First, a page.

22 10 2008

It fit well, matriculating at BU, as a Phillies fan. We have the same fanbases — ones who feel most comfortable living in constant expectation of historic collapse, ones who feel that optimism is something as foreign as, well, steel. A big lead isn’t a cause for optimism — it’s another rung up a teetering, wind-swept ladder that will topple at any moment, flinging us to the ground yet again.

We’re like Charlie Brown, trying to kick the football that keeps getting pulled away. Except instead of the humor being the sole preserve of Lucy, we’re kicking through an imaginary football in front of a national, heckling audience. To be a Phillies fan is to never, ever feel safe, and to convince yourself in full that any feeling of safety is an unforgivable, unconscionable flaw.

Here, the Wall Street Journal explains this phenomenon. (Courtesy of the Just-man)


Philly Phantastic

1 10 2007

In my junior year in high school, my English teacher’s face was the spine of an ancient, leather-bound anthology. Cracked and grooved. Spotted. A derelict piece marked by decades of misuse and poor upkeep. Through his yellow, jagged-glass teeth, he taught us to appreciate Twain, Hawthorne, Emily Dickinson. Add a glass of brandy and you’ve got a perfect image.


But the wisp of wisdom I remember most clearly from his class had little to do with literature.


“I’m glad that I’ve been a Philadelphia Phillies fan,” he said, inserting a caesura for effect. “It prepared me for a lifetime of failure.”


“Open your books to page 75.”


When the Philadelphia Phillies beat the Washington Nationals, 6-1, on Sunday, they sent forth a wave of peculiar things. The win gave them entry into October baseball for the first time since 1993. It ended the New York Mets’ season, a campaign that collapsed over the final three weeks, branding the Mets as the first team, ever, to lose a seven-game lead with 17 to play. But ultimately, it signified a massive disruption in the yearly rhythm of The City of Brotherly Love.


The circumstances were, of course, bizarre – a prerequisite for any success that descends on Philadelphia. In our house, we stared at the television and took in the celebration. But the most interesting part of the festivities wasn’t the players, who were busy shooting each other in the eyes with Bud Light. It was those whose only affiliation to the game were the tickets in their pockets.


For the fans, the moment was less validation than it was shock, a time not of relief but of liberation. The end of every Phillies season terminates with the ritualistic gestures: hands over the face, heads slung down facing shoes, paper bags being lifted off. Instead, those in attendance just stared and cheered, both jubilant and deeply confused. At least for a week, the seasonal-affective disorder known as Eagles-Sixers-Flyers season would be staved off.


And on this most hopeful of weeks, we reflect.


Even without much of a chance of a World Series ring, being included in October feels different, like we’ve been invited to the cool kid table. But there’s more to moving up (ask The Jeffersons) than just changing rooms. You gotta change.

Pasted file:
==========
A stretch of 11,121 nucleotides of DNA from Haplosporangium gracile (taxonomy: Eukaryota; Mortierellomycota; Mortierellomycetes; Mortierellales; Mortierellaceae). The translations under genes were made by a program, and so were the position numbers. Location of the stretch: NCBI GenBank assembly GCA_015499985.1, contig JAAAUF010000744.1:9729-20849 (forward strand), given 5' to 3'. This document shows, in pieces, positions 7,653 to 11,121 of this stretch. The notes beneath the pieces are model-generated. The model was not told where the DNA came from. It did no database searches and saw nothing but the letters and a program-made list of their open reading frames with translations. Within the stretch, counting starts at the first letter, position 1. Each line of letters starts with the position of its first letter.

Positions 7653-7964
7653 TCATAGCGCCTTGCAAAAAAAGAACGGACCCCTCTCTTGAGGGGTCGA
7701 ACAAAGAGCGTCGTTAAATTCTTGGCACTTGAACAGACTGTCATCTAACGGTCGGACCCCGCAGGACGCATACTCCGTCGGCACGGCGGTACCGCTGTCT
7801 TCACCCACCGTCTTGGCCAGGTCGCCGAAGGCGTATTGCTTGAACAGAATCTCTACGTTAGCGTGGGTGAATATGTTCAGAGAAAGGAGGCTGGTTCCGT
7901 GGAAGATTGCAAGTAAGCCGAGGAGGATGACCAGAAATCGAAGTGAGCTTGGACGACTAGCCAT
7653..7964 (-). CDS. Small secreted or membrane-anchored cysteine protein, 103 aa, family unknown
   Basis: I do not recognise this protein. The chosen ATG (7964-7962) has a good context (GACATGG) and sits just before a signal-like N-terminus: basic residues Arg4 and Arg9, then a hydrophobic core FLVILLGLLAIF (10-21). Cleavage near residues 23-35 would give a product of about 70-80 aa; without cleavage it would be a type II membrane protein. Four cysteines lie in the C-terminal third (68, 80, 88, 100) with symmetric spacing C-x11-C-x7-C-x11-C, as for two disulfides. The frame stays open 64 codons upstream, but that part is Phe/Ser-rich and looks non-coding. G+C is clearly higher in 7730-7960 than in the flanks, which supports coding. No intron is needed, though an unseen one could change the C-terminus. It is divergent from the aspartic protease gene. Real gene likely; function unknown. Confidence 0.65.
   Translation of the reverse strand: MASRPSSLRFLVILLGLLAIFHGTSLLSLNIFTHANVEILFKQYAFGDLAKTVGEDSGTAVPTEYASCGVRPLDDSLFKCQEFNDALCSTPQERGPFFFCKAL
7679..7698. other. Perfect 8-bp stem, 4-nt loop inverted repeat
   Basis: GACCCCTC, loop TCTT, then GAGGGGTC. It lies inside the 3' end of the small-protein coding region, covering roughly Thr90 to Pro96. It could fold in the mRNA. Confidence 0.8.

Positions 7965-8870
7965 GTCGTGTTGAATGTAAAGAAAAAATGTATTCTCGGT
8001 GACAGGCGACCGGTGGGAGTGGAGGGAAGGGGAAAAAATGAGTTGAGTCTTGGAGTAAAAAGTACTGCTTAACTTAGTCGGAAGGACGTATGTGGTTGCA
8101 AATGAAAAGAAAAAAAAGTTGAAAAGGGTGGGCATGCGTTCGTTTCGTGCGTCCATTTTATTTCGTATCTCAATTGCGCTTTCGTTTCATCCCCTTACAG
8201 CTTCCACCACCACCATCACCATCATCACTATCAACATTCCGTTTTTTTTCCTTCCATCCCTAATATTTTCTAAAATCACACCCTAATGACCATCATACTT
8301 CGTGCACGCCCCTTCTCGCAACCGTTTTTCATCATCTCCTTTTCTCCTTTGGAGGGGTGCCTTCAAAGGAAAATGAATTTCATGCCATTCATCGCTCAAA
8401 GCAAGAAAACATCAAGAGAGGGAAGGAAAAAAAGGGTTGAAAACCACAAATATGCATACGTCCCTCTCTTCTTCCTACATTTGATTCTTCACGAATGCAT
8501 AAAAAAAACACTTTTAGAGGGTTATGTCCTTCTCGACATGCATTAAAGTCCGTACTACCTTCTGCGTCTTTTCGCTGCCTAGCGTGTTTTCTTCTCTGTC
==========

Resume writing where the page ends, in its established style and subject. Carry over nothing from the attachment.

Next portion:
Philadelphia fandom is founded solely on delayed satisfaction. Indefinitely delayed satisfaction. Losing, like the migration of seasons from hot to cold, grounds you. Cold winters and bad bullpens each teach humility, not to mention two of the most essential components of the modern personality: self-effacement and self-loathing. The only difference between the seasons and Philadelphia failure is that the seasons inevitably rotate. Failure need have no end. And for the past 27 years, it’s continued.


So, being a Philadelphia fan comes with a touch of existentialism. It means living constantly in the present, never letting the mind stray into the realm of possibilities. Not that we’re dealing with a heady, intellectual thing here. It stems more from of a pervasive suspicion of the future, from the knowledge that something quite terrible will soon arrive. You live in the moment because of abject terror at the thought of the future.


We expect success to be rare and fleeting. Always an anomaly. And when it comes, we’re not sure how to deal with it, like sex for Hungry Joe in Catch-22. Joe, carnally obsessed, felt that every time he was engaged in intercourse, it was a cosmic blip, so he made sure to finish up the act as quickly as possible, before the universe registered its error.


It’s not that we’d throw away a dynasty, we’d just feel uncomfortable having one. When the Red Sox won the Series in 2004, the win caused a whole re-appraisal of the Boston fan. But Boston can adapt. Philly cannot. Boston’s curse was that it got close to winning. Philly’s identity is that it gets close to mattering.


We’ve been taught that the only team that can possibly succeed in this town needs to reflect the perceived workingman, rough character of the town. One character model is acceptable. The words ‘outcasts’ and ‘rogues’ are often employed. The last team to fit that model played in 1993, led by the triumvirate of Lenny Dykstra, who filled his entire mouth with chaw, Darren Daulton, who’s now in touch with the outer reaches of the universe and John Kruk. John Kruk.  


And even though our trio of Rollins, Utley and Howard are a bit glossier, they’ve still managed to squeeze into those parameters. So now we wait, enjoying this horrible, terrifying and glorious moment.